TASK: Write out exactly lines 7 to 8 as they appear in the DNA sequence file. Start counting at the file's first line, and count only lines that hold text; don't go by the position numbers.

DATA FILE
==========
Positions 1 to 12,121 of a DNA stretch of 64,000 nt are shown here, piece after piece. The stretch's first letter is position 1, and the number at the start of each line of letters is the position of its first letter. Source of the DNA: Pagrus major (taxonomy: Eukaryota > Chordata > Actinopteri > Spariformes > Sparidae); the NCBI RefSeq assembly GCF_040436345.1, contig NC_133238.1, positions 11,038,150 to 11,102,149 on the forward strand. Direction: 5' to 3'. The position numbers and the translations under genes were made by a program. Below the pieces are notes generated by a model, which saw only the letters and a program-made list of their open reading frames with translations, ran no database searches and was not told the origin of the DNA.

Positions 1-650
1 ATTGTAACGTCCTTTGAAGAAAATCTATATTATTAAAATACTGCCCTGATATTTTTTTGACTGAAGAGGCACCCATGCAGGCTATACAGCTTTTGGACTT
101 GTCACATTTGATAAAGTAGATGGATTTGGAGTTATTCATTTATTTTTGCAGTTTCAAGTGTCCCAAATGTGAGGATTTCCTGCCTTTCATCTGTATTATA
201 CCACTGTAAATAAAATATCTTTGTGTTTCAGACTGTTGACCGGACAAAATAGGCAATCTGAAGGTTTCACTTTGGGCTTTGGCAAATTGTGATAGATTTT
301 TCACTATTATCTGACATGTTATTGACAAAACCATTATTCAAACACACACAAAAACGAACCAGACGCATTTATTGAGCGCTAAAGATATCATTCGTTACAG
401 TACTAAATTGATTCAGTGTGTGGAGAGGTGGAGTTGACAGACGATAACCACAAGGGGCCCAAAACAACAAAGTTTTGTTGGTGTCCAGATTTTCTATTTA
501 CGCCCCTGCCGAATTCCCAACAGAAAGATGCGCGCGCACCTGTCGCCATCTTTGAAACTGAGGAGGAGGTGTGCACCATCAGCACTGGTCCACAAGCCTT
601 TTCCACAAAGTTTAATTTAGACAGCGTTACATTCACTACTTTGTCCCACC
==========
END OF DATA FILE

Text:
401 TACTAAATTGATTCAGTGTGTGGAGAGGTGGAGTTGACAGACGATAACCACAAGGGGCCCAAAACAACAAAGTTTTGTTGGTGTCCAGATTTTCTATTTA
501 CGCCCCTGCCGAATTCCCAACAGAAAGATGCGCGCGCACCTGTCGCCATCTTTGAAACTGAGGAGGAGGTGTGCACCATCAGCACTGGTCCACAAGCCTT